As I look forward to the end of my student loan debt, I’m kind of relieved, but also kind of intimidated. I think that years ago when I imagined being out of school, with the loan paid off, and employed, I was also imagining feeling less broke — like I could travel without guilt, for example.
The thing is, I MUST get serious about remedying years worth of not saving. I’ve committed, beginning in July, to sending 25% of my pre-tax income to a 401(k) and any and all “extra” income to a Roth IRA. This is a rate far above what most people recommend, but what else can I do? I’m not getting any younger, and that’s not even going to get close to maxing out for the year, anyway.
On top of that, I need to put something aside every month in a housing fund (maybe a down payment, maybe just a future security deposit); in a car-replacement fund because I’ll likely need a car within the next 5 years, given the age of mine, and I’d want a decent down payment at least; in a medical-emergencies fund. I need some new clothing pretty soon and I’d like to have the money for that put away rather than have to have everything on the credit cards.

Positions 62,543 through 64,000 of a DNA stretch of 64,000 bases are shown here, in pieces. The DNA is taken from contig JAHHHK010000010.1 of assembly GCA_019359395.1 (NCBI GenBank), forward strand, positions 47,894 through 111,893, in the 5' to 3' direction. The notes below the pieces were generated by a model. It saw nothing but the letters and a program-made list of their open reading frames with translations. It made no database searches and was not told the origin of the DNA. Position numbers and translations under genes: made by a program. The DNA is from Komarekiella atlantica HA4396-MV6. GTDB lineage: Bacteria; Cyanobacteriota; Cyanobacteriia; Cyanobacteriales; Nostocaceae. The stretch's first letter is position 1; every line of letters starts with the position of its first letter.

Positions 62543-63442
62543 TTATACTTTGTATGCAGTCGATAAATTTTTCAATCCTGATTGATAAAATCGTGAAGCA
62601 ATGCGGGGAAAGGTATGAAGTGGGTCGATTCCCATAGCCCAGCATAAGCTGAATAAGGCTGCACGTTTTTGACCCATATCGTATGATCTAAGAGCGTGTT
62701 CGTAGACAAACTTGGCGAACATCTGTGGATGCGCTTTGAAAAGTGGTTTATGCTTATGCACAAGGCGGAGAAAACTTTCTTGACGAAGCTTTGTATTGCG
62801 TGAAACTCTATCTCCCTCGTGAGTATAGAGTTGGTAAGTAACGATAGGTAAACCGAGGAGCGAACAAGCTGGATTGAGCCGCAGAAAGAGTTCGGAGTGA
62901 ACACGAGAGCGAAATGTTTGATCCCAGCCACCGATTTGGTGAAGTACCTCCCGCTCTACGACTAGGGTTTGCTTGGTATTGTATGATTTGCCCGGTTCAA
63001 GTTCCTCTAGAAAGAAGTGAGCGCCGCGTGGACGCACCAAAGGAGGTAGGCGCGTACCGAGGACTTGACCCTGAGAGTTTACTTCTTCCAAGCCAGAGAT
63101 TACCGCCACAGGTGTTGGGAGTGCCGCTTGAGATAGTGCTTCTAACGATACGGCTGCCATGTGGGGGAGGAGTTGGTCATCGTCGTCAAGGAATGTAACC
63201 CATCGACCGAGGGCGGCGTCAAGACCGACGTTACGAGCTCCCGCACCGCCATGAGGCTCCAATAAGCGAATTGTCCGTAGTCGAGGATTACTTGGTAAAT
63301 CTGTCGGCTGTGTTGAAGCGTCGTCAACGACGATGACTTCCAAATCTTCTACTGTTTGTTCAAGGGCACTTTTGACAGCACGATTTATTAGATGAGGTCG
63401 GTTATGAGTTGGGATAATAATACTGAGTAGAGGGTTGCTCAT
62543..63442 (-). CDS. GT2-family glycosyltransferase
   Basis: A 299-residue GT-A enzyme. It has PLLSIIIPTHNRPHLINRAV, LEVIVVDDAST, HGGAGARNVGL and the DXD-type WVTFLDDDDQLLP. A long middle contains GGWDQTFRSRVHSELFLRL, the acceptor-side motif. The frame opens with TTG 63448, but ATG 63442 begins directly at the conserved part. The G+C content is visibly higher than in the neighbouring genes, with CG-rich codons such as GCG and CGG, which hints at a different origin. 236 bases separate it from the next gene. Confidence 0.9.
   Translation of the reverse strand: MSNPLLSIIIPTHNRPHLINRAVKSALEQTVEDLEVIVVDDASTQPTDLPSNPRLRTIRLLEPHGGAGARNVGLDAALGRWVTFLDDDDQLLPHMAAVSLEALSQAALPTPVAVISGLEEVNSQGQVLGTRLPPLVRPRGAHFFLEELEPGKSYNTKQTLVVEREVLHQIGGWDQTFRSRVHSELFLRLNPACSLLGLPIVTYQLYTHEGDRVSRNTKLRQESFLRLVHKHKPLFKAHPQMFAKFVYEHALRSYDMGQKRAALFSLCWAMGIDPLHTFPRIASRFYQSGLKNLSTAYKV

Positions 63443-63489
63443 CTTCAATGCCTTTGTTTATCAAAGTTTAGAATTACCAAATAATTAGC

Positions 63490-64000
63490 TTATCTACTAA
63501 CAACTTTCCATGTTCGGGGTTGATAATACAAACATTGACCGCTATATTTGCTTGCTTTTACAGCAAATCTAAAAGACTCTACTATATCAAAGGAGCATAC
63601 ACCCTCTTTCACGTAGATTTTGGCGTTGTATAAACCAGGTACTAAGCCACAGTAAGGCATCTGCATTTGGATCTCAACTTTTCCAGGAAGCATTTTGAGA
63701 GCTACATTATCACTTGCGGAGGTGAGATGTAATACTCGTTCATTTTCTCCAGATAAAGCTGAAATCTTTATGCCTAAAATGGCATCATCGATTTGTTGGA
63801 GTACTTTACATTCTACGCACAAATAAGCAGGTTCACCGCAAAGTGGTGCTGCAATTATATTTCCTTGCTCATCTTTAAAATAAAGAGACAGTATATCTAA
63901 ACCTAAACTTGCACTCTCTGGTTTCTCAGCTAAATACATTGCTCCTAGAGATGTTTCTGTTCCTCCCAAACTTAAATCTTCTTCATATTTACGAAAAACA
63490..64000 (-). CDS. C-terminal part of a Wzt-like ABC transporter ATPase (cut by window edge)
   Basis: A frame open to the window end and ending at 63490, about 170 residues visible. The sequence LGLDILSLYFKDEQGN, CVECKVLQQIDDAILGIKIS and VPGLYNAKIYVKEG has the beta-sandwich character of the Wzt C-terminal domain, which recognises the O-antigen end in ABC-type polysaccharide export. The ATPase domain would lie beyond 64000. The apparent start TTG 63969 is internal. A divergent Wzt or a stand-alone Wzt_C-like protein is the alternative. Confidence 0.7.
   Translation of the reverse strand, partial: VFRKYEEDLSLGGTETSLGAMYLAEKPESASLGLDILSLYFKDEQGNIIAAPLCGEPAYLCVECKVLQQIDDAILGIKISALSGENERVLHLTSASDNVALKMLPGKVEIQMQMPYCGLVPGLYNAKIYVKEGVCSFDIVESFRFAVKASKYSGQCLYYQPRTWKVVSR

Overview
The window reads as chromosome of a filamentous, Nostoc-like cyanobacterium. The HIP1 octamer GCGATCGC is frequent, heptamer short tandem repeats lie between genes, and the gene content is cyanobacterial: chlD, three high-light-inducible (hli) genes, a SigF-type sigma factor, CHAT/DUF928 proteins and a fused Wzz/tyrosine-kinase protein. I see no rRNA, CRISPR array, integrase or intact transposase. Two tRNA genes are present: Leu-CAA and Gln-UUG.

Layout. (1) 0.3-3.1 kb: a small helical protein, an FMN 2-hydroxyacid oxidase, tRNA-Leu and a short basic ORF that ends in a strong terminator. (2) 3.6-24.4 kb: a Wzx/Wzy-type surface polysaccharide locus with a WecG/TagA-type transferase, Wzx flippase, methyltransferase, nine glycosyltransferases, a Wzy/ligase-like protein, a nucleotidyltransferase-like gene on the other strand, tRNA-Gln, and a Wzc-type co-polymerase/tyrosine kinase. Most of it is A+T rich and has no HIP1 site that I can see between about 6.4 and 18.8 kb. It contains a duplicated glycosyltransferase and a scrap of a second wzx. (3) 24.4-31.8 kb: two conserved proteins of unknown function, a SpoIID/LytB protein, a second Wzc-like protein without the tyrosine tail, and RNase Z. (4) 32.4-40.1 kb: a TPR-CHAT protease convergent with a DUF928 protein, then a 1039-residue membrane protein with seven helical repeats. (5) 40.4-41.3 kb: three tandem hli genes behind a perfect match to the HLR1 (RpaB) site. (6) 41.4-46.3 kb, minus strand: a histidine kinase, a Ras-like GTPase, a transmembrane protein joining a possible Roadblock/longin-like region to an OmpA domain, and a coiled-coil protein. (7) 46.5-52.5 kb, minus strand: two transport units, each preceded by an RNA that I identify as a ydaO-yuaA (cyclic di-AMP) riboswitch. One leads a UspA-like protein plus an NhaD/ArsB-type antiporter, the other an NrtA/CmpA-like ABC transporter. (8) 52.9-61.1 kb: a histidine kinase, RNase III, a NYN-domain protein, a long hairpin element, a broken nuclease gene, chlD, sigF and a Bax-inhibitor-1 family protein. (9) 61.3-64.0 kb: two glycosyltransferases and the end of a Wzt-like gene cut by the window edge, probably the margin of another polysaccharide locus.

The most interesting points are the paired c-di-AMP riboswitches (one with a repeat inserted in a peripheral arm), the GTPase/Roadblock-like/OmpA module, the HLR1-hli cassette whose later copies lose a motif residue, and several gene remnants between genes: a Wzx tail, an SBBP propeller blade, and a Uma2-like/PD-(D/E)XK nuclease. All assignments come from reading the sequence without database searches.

The reason why I’m sounding glum rather than excited about this is that I just decided I can’t go to a friend’s wedding this summer. It’s on the opposite coast, and a round trip flight is over $500, plus lodging and assorted other (transportation from the airport, probably some meals out, etc.) And the friend isn’t a close one; a college friend I always liked and would love to see get married, but I just think I can’t justify the cost of it.
It’s bumming me out though because I wasn’t thinking I’d be more income-restricted as an employed person than as a grad student. When you want/need to route basically all your income to savings, though…. I think there’s just not going to be much extra for a while. Maybe a long while. And it’s kind of a downer.